A former Blackwater contractor pardoned by Trump said he 'acted correctly' and feels at 'peace' for his role in death of 14 Iraqi civilians

  • Evan Liberty, one of the former Blackwater contractors recently pardoned by President Donald Trump, expressed little remorse in his first interview since he was released from prison. 
  • In an interview with the Associated Press, Liberty said he was "confident in how I acted and I can basically feel peace with that."
  • Liberty was sentenced to 30 years in prison after he was convicted of manslaughter in 2014 for his role in the killing of Iraqi men, women, and children during a 2007 shootout in Baghdad. 
  • Of 17 people who died in the September 16, 2007, event known as the Nisour Square massacre, the Federal Bureau of Investigation found 14 killings were unjustified. 
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Evan Liberty, one of the former Blackwater contractors pardoned in December by President Donald Trump, in an interview with the Associated Press showed little remorse and maintained he acted appropriately in the 2007 incident that led to his conviction.

Liberty was convicted of manslaughter by a jury in 2014 and sentenced to 30 years behind bars, though a judge last year cut his sentence in half. Liberty told the Associated Press in his first interview since he was pardoned that he maintained he had done nothing incorrectly during the September 16, 2007, event known as the Nisour Square massacre. 

"I feel like I acted correctly," he told the outlet. "I regret any innocent loss of life, but I'm just confident in how I acted and I can basically feel peace with that."

Trump in December pardoned Liberty, Nicholas Slatten, Paul Slough, and Dustin Heard, military veterans all previously employed by the security firm then known as Blackwater Worldwide, according to a previous Business Insider report. The security firm, which now exists under a different name, was contracted by the US to provide protection for diplomats in Iraq.

"I didn't shoot at anybody that wasn't shooting at me," Liberty told the AP, adding that he and the others convinced would "never take an innocent life"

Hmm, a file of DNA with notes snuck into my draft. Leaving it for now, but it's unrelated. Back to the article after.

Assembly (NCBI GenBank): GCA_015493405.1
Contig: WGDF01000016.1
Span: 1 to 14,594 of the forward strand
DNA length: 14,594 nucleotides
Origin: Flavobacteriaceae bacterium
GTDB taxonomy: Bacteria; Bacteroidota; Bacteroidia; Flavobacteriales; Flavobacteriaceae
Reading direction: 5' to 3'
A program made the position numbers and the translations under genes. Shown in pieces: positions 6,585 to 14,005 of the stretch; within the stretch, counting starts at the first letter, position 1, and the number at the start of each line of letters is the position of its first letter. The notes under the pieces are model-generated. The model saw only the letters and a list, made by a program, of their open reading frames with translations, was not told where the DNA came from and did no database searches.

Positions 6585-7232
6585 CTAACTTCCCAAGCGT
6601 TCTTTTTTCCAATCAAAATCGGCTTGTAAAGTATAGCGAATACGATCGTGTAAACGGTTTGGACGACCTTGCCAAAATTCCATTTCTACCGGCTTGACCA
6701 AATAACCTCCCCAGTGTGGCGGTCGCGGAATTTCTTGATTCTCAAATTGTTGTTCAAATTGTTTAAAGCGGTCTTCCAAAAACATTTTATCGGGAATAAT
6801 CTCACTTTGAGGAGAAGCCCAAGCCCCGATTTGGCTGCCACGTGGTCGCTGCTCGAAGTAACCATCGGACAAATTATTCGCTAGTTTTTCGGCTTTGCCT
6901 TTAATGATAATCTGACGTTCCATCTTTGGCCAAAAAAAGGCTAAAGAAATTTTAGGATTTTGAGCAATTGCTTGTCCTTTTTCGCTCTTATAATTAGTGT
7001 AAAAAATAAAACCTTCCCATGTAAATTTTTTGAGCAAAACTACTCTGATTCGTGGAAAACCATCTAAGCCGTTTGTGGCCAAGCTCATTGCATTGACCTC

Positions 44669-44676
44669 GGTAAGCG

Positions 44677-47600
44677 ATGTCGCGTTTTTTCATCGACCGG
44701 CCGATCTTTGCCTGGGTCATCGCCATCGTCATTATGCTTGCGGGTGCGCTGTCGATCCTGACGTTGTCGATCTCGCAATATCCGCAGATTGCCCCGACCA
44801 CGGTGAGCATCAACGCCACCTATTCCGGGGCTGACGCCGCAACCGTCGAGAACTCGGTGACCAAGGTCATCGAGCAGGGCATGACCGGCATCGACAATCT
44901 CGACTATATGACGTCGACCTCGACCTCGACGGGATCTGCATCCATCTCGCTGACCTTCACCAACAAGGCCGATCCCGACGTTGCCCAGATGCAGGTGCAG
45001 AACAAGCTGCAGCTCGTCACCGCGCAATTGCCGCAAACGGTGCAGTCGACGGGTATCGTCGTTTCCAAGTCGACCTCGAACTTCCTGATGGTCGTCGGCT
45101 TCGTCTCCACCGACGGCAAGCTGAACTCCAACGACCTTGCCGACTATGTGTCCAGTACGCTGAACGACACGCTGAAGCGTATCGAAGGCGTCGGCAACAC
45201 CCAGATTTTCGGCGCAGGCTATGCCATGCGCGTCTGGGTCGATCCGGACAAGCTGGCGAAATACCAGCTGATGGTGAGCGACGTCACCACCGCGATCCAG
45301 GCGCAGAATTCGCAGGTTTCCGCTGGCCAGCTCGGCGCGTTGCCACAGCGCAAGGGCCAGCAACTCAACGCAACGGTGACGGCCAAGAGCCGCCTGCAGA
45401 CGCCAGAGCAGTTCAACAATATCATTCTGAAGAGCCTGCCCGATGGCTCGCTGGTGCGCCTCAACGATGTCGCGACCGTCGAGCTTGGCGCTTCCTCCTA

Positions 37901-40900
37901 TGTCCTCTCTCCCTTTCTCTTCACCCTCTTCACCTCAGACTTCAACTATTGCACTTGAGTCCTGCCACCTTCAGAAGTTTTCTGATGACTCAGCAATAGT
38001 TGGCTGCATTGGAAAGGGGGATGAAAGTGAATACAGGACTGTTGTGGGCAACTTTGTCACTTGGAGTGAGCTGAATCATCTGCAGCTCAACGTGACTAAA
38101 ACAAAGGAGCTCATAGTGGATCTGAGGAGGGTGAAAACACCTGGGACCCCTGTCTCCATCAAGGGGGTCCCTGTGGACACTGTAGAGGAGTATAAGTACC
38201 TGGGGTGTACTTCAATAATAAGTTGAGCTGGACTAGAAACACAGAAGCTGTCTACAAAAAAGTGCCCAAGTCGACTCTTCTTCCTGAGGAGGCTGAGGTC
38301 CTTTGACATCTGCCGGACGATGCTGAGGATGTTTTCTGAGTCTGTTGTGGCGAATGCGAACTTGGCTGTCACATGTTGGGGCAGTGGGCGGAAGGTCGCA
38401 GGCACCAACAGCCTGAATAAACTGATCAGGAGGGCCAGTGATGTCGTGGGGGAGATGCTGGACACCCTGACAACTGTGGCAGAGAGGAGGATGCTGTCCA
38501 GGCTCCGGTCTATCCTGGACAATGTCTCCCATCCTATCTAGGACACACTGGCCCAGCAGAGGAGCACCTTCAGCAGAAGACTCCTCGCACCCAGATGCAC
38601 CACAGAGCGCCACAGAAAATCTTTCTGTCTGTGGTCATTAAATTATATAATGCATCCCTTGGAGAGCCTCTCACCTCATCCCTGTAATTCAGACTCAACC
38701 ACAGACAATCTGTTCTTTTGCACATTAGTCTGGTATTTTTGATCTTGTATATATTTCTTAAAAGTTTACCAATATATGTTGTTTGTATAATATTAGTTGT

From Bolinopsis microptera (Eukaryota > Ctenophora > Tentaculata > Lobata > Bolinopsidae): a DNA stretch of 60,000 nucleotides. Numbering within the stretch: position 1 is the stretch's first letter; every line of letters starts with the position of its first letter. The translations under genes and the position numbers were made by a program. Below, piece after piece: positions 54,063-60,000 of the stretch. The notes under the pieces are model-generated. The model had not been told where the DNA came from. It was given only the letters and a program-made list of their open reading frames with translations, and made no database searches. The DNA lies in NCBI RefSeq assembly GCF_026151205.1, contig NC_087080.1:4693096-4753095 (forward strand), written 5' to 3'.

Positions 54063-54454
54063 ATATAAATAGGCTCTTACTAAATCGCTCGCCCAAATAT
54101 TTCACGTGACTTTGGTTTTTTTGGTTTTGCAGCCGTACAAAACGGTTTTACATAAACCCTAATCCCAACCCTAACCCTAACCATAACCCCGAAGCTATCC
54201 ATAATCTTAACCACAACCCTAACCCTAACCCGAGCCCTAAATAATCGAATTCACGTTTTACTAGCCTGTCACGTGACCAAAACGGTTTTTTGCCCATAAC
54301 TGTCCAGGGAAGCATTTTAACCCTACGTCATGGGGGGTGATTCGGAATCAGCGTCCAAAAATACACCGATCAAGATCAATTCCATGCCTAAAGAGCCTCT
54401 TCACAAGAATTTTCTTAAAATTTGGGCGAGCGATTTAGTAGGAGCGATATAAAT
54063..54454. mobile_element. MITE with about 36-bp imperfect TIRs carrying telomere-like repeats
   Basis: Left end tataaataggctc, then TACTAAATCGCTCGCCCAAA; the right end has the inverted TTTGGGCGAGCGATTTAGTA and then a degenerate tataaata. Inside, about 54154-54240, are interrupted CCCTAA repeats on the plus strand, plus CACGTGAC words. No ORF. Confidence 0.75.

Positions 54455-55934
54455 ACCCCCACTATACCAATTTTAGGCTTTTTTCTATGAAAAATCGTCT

The men involved in the Nisour Square massacre were part of an armored convoy that opened fire in a crowded area of Baghdad on September 16, 2007, using machine guns, sniper fire, and grenade launchers against civilians.

More than a dozen Iraqi civilians, including women and children, were killed during the 2007 shootout. Slatten was convicted of the most serious charge — first-degree murder — and sentenced to life in prison, though he was also pardoned by the president last month. 

As Business Insider previously reported, two children were killed, the youngest being a 9-year-old boy named Ali Mohammed Hafedh Abdul Razzaq. In total, 17 people were killed during the shootout, and FBI investigators later determined that 14 of the deaths were unjustified.

The pardons drew ire from many, despite the White House's implication that there was widespread support for their pardons. 

Rep. Ilhan Omar, a Democrat from Minnesota, said, "pardoning monstrous criminals will leave a dark mark on the history of presidential pardons." Connecticut Sen. Chris Murphy, also a Democrat and a member of the Senate Foreign Relations Committee, said, "pardoning these murderers is a disgrace."

Some activist organizations, including the American Civil Liberties Union, also spoke out against Trump's pardons.

Liberty said he hadn't spoken to the president and wasn't sure how his pardon came to be. The company formerly known as Blackwater was founded by Erik Prince, an ally of the president and the brother of Education Secretary Betsy DeVos.

"I feel like it's my duty to go out and do something positive and live a good life because they gave me a second chance, so that's basically my goal," Liberty, who spent six years in prison, told the Associated Press. 

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